Despite the announced shutdown of Star Wars: Galaxies and the approaching new Star Wars-based MMO Star Wars: The Old Republic, loyal subscribers don’t want Galaxies to end. They’ve begun a petition to try to convince Sony to let the MMO live on as a free-to-play MMO.
The petition asks Sony to convert the game to a ‘freemium’, microtransaction-based MMO, and that Sony consolidate players onto a smaller number of servers and facilitate character transfer to reduce operational costs in order to keep the game running. The petition has already gotten thousands signatures in a few days.
One of the petition leaders posted:
We are not your typical gamers.
We are not a commodity.
But if you look at the recent decision by Lucasarts to shut down Star Wars Galaxies, you might be inclined to think we are both of those things. Lucasarts thinks that we are a non-perishable commodity that can be shoved into a shipping crate and moved down the road to their next project. That is not the case. Not even close.
We are a vibrant community. We have seen our ups and downs, but we are only stronger because of it. We have endured all manner of broken promises and misleading “improvements” to this game, and throughout all of it, we have continued to build our community, and show support and loyalty to this great game. But we didn’t do it because of a game. We did it because of our community here.
No matter how hard you try, you can never apply any sort of label or definition to the players of Star Wars Galaxies. Unfortunately, it seems like Lucasarts is doing just that by assuming we will simply shuffle over to their next product simply because it contains the words “Star Wars” in the title. But oh, that is so far from the truth. We are not your typical gamers, and we are not your typical Star Wars fans. In fact, both of those truths are the very things that make our community so strong.
The world is obsessed with trying to apply labels to groups of people, and will often do so on the basis of pure assumptions and hearsay. You can’t do that with Star Wars Galaxies players. We are not some geeky group of people who simply want to log into a video game and shoot battle droids and fly spaceships with laser guns.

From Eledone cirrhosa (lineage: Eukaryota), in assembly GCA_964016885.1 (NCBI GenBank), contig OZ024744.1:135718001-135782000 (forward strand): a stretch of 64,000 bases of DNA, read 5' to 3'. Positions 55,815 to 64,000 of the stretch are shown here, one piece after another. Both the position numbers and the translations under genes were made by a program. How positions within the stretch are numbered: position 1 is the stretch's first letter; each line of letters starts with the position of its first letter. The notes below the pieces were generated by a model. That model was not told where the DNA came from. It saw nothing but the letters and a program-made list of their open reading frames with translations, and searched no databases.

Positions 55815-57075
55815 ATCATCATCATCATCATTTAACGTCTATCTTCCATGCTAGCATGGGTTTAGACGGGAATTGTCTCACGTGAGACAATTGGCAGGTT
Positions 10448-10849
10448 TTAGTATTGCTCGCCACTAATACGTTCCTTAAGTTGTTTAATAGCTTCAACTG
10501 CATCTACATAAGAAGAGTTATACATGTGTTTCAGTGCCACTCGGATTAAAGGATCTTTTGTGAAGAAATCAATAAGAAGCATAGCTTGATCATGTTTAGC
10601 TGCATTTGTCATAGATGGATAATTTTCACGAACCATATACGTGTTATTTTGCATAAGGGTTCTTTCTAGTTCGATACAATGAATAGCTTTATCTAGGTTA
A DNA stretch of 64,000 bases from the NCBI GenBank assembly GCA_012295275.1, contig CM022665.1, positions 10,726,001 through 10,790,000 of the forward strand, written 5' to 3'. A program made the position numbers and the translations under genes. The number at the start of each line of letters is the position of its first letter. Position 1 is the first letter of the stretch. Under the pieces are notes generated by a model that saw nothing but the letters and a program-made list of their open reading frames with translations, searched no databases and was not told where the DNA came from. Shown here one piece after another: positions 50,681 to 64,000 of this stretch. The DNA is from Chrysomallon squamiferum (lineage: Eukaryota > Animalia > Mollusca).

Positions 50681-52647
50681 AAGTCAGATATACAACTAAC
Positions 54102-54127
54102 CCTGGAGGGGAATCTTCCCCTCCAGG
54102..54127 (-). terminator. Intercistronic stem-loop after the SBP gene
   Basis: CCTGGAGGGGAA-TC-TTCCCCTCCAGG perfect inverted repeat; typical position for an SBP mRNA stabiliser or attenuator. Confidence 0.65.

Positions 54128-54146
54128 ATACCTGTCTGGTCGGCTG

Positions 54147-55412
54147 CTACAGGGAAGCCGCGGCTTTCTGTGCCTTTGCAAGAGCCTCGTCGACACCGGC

Many of us are highly educated. Many of us have children and families. Many of us have great careers.
Just the other day I learned that a great player on my server of Starsider was once the mayor-elect of his city in Canada. And what’s more, he was 18 years old. I have known a concert violinist, a fireman, a surgeon, a newspaper editor, an EMT, a helicopter pilot, and on and on and on. And all of these people I met through Star Wars Galaxies.
On top of all that, many Star Wars Galaxies players are active service military personnel. I remember once talking to a member of my guild and having him tell me he was logged into Star Wars Galaxies from his base in Iraq. Without a moment’s hesitation, I got his unit’s mailing address and sent him and his comrades a care package. Star Wars Galaxies made that connection possible.
So much happens because of Star Wars Galaxies that goes unnoticed. This is much more than a game to the people who play it. It’s our community. And a community is not a commodity, so don’t be surprised when we want nothing to do with the people who are trying to force us to give up our community just so they can make a few extra bucks.
Sony has apparently not responded well to this “insurgency”, and have started locking any topics referring to the petition. Despite this, the campaign has spread like wildfire among the Star Wars Galaxies community and is beginning to take over the game’s official Facebook page.
Hilariously, Sony has said “promoting an online petition causes disruption within the community and does not provide gameplay feedback that our development team can use.” What development team, if you’re shutting the MMO down?
Several players have emailed VentureBeat stating they’re joining a class-action lawsuit against Sony shutting down the petitions; one player said that Sony pegged him as a “ring leader” in the protests and threatened to permanently ban him from its games andfile criminal charges against him for trying to cause “unlawful harm to the company.” Saywhat?
Sony can do whatever it likes on its forums, of course, since the EULA is in effect. Of course, petitions being “unlawful harm” is equally ridiculous. You’d think after SOE got hacked, with Sony remaining mum about it for a while would make people cautious about dealing with the company.